The Playbook Confidential series takes a left-brained look at the Chargers offense and how to predict it. We try to correlate the situation (down, distance, game clock) and pre-snap information (personnel, formation) with post-snap outcomes (run/pass mostly). Throughout the season, BFTB will keep a detailed log of every Chargers offensive play, updated every week and publicly available on a Google docs. The pre-season opener vs Green Bay presented very little of interest for those familiar with Norv's offense, so we're just going to bring everyone up to speed this week.
At BFTB we use a simple and fairly standard two digit annotation for the offensive personnel on the field for any given play. Aside from the quarterback and offensive line, there are 5 skill players left to fill out the huddle. Those skill players come from running backs, tight ends and wide receivers. We identify the skill players with one digit for the number of running backs, the second digit for the number of tight ends, where the number of wide receivers is the balance of the 5 skill spots. 21 and 12 form the backbone of Norv's offense.
|Personnel||What it means||Notes|
|11||1 RB, 1 TE (3WR)||Think of 11 as 3 WR|
|12||1 RB, 2 TE (2 WR)||Usually Gates as a slot and McMichael blocking|
|21||2 RB, 1 TE (2 WR)||2 RB means a Fullback is in the game|
|22||2 RB, 2 TE (1 WR)||This is for not hiding the intent to run|
|23||2 RB, 3 TE (0 WR)||This is for super jumbo run|
BFTB staffer jkvandal introduced us to this personnel annotation in this story. He points out that Norv likes to use the first few possessions of any given game to sample opposing defensive reactions to various groupings. The key here is that the defensive coordinator and on-field captains have a good 20 seconds to react to the personnel group in the huddle, while the formation isn't shown to the defense until much closer to the snap.
We're going to add in formation tracking this season. There are a million different formation terminologies and a million variations on every formation. We're going to try to find something relatively simple. While our personnel grouping tells us a lot about the backs (two running backs will almost always mean a fullback in I formation), we'll use formation tracking to tell us more about what the WR are doing. Personnel tracking pays close attention the difference between tight ends and wide receivers; formation tracking will pay attention to how the pass catchers as a group are lining up (we won't care if it's Eddie Royal or Antonio Gates in the slot). Motion can change the offensive formation, but whatever formation they end up in is the true formation they are running from.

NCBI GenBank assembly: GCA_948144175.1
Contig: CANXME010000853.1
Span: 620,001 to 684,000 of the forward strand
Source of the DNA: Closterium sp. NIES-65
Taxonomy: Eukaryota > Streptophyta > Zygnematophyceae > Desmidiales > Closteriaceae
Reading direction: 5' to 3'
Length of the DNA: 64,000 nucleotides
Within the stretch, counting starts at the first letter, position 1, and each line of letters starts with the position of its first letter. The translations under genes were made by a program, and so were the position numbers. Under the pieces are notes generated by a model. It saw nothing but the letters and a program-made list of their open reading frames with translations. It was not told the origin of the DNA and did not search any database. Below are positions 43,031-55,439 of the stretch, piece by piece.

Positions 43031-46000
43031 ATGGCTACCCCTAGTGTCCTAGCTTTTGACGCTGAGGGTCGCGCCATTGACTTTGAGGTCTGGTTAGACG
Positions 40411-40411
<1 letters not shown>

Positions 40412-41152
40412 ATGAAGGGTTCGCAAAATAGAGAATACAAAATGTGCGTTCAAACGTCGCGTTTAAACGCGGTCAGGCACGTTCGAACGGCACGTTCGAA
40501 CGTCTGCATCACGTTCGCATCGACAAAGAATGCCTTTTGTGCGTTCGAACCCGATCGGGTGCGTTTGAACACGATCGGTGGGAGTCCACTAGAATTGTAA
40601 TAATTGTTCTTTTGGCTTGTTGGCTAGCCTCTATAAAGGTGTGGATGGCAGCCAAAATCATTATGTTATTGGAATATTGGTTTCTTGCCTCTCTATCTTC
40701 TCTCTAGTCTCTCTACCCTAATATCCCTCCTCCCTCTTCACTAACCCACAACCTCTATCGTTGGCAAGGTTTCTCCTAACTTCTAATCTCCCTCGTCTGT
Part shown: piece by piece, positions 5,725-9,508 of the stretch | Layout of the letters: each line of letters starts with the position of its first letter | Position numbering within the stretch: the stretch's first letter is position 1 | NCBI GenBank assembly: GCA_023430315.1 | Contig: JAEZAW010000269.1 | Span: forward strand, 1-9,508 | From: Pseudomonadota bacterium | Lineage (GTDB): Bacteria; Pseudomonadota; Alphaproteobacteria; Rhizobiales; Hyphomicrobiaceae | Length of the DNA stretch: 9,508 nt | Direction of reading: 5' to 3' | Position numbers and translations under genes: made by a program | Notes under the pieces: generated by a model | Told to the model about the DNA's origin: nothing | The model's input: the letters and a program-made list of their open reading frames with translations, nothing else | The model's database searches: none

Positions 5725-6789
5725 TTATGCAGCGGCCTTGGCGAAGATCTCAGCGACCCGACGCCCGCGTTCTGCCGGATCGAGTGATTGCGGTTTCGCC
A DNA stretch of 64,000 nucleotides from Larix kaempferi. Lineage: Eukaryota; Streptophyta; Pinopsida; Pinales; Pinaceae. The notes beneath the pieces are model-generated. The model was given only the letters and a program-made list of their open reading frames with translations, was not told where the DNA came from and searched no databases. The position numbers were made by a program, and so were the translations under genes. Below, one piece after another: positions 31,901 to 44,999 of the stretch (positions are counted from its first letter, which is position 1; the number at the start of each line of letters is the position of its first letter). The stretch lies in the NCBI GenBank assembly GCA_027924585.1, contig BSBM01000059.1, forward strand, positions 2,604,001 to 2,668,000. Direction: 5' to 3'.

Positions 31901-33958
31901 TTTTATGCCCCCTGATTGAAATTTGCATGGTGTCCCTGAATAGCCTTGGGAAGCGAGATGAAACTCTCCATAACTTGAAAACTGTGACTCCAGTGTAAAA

|Backfield||Combined w/ WR||Explanation|
|Single Back||Ace||Single Back with one receiver on each side|
|Single Back||Ace Double||Single Back with two receivers to one side|
|Single Back||Ace Spread||Single Back with two receivers on one side and a third on the other|
|I Formation||I||Running back and Fullback with one receiver on each side|
|I Formation||I Double||Running back and Fullback with two receivers to one side|
|I Formation||I Spread||Running back and Fullback with two receivers on one side and a third on the other|
|Shotgun||Shotgun Spread||Shotgun with two receivers on one side and a third on the other|
||Shotgun with two receivers on one side|
|Shotgun||Shotgun Trips||Shotgun with three receivers on one side|
|Shotgun||Shotgun 2x2||Shotgun with two receivers on each side|
Lessons from 2011
Here is the play calling log from the entire 2011 season. Every Chargers snap is in there. Norv Turner's offense is execution based. He doesn't intend to mislead you; he intends to impose his will on you. The offense runs 40% of the time, with 12 and 21 personnel as the staples on 1st and 2nd down. On 3rd down and anything other than 1-2 yards to go, you'll see shotgun pass from 11 most of the time. A 3rd and one is a fullback dive every time. Last season, Turner used Mike Tolbert over Ryan Mathews in any situation involving third down, two minute drill, or goal line. I have a hunch that Turner will use Ronnie Brown in that exact same role. Because Norv favors execution over trickery, he doesn't care that Mathews in the backfield on 1st and 2nd down is a huge run-tell. There are a couple of summary posts I did here (at the bye) and here (at the end of the season). Reader dts317 did some really great analysis at the end of the season using a success rate system. It turns out 11 is the team's best personnel group.
About That Green Bay Game.
Here is a sample of the 2012 play log using the 4 Rivers possessions of the Green Bay pre-season game. It's better organized to show what parts are the situation, the pre-snap shows, and the outcome.
|Week||The week the game took place|
|W/L||Whether San Diego won or lost the game|
|GTG||If the down and distance is "Goal to Go"|
|Lead||L for San Diego Leading, T for Tie, B for Behind|
|Posession||Possession number for the game|
|Ball On||Keeps going up in opposing territory from 50-99 yards|
|RunningBack||The halfback in the game on this play|
|Heavy||If there are tight ends next to the oline, which side is heavy|
|Call||P for Pass, R for Run Right, M for Run Middle, L for Run Left|
|Playfake||Y if there was a play fake (Norv/Rivers do very little of this)|
|Carrier||If someone caught or carried a ball, who got it|
|1st?||If the play resulted in a 1st Down|
|Event||Something like a turnover or a sack|
|TD?||If the play resulted in a Touchdown|